Check the electrical connectors at the injector to make sure a pin wasn't bent and "bypassed" in the process of reconnecting them and check the jumper harness connection to the injectors if that was disconnected. Cleaning out the intake was pointless. It will be grimy and "oily" again shortly. That is what happens to "dry" intakes on port fuel injected engines with EGR being introduced into the intake. The EGR causes a lot of the soot and "grime" you report. Perfectly normal.

Just clean the throttle body around the perimeter of the bore where the throttle blade contacts it to prevent any throttle sticking off idle and quit worrying about it.

It sounds like you have some of the injector leads crossed or not connected correctly. If the manifold went back on correctly and there's no vacuum leak then I would double check the electrical connections to the injectors first.

johnyhuh
01-27-04, 04:03 PM
Thanks for the help everyone! I'll have to go back and see what is going on. Point well made on the O2 sensors. I don't want to replace them if I don't have to. I'll go over all the connections again. I did notice that the injector harness wire were a bit brittle. Would having the sparkplug wires too close to the injector wire cause anything? The spark plug wires are only 8 months old. Also, can perement engine damage occur if the engine was running on limp mode?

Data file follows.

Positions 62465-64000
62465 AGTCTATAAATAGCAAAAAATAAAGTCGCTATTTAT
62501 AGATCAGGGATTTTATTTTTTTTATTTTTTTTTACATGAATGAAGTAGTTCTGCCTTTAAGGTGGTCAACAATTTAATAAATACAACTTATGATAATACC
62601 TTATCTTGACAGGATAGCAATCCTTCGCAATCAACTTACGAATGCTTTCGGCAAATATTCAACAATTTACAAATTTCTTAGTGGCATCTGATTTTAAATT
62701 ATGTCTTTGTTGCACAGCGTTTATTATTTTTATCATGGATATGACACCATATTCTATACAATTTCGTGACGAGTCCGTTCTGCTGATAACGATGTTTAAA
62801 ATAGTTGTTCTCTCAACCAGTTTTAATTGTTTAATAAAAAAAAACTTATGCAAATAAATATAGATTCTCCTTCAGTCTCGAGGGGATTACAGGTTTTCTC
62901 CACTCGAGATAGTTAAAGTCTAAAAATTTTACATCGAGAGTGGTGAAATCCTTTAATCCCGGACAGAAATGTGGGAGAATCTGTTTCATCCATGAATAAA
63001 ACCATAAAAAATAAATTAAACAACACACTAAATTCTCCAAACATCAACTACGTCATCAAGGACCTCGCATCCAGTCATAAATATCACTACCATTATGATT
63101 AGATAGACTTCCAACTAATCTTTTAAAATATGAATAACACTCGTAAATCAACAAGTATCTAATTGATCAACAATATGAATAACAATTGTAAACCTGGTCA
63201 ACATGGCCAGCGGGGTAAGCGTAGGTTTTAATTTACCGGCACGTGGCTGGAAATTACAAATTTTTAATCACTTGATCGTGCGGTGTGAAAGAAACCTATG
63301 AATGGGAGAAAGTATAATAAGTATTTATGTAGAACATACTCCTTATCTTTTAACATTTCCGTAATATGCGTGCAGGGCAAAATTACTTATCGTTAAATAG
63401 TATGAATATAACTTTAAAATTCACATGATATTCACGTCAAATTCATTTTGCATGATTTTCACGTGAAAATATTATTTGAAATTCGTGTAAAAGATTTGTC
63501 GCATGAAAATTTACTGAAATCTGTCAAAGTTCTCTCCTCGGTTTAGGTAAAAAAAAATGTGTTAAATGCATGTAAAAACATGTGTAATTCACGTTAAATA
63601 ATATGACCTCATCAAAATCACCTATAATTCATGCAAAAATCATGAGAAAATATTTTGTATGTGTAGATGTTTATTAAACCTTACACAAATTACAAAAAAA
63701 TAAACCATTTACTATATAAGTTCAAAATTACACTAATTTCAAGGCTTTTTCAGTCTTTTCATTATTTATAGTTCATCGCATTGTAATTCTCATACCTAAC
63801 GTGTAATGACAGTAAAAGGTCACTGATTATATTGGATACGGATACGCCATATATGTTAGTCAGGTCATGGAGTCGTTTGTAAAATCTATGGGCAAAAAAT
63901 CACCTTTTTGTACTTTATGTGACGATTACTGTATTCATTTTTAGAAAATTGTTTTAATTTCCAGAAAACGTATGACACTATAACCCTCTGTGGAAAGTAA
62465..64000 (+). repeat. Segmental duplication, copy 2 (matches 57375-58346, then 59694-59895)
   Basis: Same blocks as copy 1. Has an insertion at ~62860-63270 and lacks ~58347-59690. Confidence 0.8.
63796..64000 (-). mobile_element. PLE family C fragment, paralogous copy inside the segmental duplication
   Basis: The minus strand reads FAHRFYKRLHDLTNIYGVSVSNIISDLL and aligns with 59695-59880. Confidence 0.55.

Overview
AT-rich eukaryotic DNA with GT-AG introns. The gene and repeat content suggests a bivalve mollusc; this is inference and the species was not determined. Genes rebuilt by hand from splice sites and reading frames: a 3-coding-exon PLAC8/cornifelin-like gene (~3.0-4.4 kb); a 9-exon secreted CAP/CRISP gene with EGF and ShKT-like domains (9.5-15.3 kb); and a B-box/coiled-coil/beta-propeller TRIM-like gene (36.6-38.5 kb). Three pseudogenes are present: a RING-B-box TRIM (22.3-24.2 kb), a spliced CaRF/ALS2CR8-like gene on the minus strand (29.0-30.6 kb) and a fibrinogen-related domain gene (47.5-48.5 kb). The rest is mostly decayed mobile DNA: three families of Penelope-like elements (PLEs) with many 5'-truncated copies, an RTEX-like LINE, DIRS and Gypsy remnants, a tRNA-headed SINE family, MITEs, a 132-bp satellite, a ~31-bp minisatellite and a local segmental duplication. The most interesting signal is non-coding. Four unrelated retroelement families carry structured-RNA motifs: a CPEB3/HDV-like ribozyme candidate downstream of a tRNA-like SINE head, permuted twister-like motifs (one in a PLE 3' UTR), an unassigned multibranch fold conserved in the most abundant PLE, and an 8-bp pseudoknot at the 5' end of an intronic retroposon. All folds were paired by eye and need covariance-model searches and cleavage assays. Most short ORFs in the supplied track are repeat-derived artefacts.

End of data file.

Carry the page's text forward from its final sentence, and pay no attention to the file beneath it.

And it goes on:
johnyhuh
01-27-04, 08:31 PM
Ok here is the latest. Anthony Cipriano was right! I had the injector wired backwards! Wow, what a difference when things are wired right. I rewired the injectors and disconnected the battery to reset the computer. The car ran great but hessitated a little when I pushed the gas.

However, I still have 2 problems:


When I start the car after sitting for 2 minutes it seems to want to crank for a while until it finally starts, (like there is no fuel)
After driving the car for about 10 min the CHECK ENGINE light came on and the SERVICE EMISSION SYSTEM came on the DIC. I ran the codes again and the pc0131 (heated o2, low volt) came up.
What could this mean? Bad Injector, O2, something I am missing again?

Aurora By Olds
01-27-04, 09:37 PM
Another thing to remember is that a flashing SES light means Cylinder Misfire. Knowing that, it would have pointed right to your injectors.

DaveSmed
01-28-04, 12:32 AM
What did you use to clean out the intake? Some stuff can coat the O2 sensor.

Ralph
01-28-04, 12:56 AM
Could it be when you blew out the fuel rail, you didn't just dislodge some of the crud, and now it's in a different area haunting you? Or some debris that got shifted around concerning your injectors.

johnyhuh
01-28-04, 09:59 AM
Problems solved! It turns out that the fuel pressure regulator was bad. This could be from the old leaky fuel rail. I replaced the fuel pressure regulator with a new one and now all is well. Reset the ECM and the codes are gone. The car is now running great!

As for all the gunk in the intake, I guess that is normal? I was supprised to see all that crud in there. I'll just have to keep an eye in that area. It's good to know that all of the sensors worked normally. In reaction to my screw ups and a failed part.

This project took some time and frustration but saved me about a $900 doing it my self rather than getting ripped off at the dealership. I even saved money buying the part online. The new fuel rail at the local Cadillac dealership was $350 bucks as opposed to the $150 part I purchased on line (both same GM part.) This forum is the best! Thanks everyone for the support!